The History of Art And The Curious Lives of Famous Painters



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Henri Matisse


One of the Greatest Painters Of All Time

 French  Fauvist Painter 

About the Painter

"By personal inclination, because he is French and because he is specially gifted as a colourist, Matisse is apt to lay too much stress on the colour. Like Debussy, he cannot always refrain from conventional beauty; Impressionism is in his blood. One sees pictures of Matisse which are full of great inward vitality, produced by the stress of the inner need, and also pictures which possess only outer charm, because they were painted on an outer impulse. (How often one is reminded of Manet in this.) His work seems to be typical French painting, with its dainty sense of melody, raised from time to time to the summit of a great hill above the clouds." -- Wassily Kandinsky

Henri Matisse Quotes

You study, you learn, but you guard the original naiveté. It has to be within you, as desire for drink is within the drunkard or love is within the lover.--Henri Matisse

Derive happiness in oneself from a good day's work, from illuminating the fog that surrounds us. -- Henri Matisse

There is nothing more difficult for a truly creative painter than to paint a rose, because before he can do so he has first to forget all the roses that were ever painted. -- Henri Matisse

Derive happiness in oneself from a good day's work, from illuminating the fog that surrounds us. - Henri Matisse

In art, truth and reality begin when one no longer understands what one is doing or what one knows, and when there remains an energy that is all the stronger for being constrained, controlled and compressed. -- Henri Matisse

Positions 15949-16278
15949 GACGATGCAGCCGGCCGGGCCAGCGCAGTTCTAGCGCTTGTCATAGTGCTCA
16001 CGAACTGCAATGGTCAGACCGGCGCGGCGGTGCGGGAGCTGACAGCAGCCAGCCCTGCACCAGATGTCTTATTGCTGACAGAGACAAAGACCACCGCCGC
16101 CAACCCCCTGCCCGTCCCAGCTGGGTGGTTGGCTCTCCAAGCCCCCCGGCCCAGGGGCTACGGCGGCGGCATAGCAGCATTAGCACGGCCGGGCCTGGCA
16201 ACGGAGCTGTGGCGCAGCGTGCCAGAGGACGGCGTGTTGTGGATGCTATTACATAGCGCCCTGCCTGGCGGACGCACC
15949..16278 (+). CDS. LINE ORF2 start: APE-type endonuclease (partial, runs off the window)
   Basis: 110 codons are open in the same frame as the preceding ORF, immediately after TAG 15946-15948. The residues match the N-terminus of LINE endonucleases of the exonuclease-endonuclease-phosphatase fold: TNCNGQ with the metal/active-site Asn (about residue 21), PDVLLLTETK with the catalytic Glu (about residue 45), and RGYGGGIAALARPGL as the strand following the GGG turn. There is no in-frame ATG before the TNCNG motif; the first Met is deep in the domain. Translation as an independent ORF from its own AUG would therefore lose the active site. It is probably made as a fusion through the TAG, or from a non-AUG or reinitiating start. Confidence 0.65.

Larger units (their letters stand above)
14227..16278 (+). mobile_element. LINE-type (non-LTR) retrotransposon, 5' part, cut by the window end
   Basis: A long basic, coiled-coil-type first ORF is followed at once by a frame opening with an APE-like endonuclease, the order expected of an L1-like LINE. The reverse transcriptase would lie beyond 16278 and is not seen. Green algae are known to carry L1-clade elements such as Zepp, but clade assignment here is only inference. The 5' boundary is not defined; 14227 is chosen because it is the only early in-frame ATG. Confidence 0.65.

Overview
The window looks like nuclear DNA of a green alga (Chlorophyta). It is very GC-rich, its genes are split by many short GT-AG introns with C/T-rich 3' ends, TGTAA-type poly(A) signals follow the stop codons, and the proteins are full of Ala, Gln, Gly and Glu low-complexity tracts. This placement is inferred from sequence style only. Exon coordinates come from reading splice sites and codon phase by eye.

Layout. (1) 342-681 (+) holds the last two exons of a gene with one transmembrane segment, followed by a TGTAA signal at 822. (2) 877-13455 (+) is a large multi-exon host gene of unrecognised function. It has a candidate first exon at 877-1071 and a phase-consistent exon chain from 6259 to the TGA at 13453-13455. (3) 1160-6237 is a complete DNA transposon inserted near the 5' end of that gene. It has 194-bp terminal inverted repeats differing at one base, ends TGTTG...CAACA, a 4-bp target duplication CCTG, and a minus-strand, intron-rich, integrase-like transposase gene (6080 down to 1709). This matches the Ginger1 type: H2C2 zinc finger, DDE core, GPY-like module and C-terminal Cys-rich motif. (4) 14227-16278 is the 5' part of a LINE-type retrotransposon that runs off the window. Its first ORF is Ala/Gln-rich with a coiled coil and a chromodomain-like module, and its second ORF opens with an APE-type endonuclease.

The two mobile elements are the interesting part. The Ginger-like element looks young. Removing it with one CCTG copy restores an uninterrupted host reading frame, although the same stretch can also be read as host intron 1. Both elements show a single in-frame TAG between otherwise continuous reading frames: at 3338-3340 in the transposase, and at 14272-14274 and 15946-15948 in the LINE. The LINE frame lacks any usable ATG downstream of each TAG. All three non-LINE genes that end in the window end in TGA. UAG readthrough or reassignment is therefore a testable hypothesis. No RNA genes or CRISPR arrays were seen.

I don't paint things. I only paint the difference between things. -- Henri Matisse

Description of The Fauvist Movement

The Fauvist movement was the exuberant stepchild
 of pointillism and impressionism. The movement was led by Henri Matisse. The Fauves emphasized vivid colors, hearty brushstrokes and simplified forms. The subject matter of the Fauve painters is generally predictable. They favored seascapes, the French countryside, portraits,  nudes, and domestic interiors. The Fauve palette is what set them apart. They used paint directly from the tube and never mixed their colors. They favored deep reds, oranges, and bright greens.  The Fauve colors seemed intense and garish, even offensive to some. This new style of paintings was a reflection of the transformation that was taking place in Europe, the change from the restrictive Victorian age to a more enlightened, tolerant society.


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Reference - Concerning the Spiritual in Art by Wassily Kandinsky, circa 1914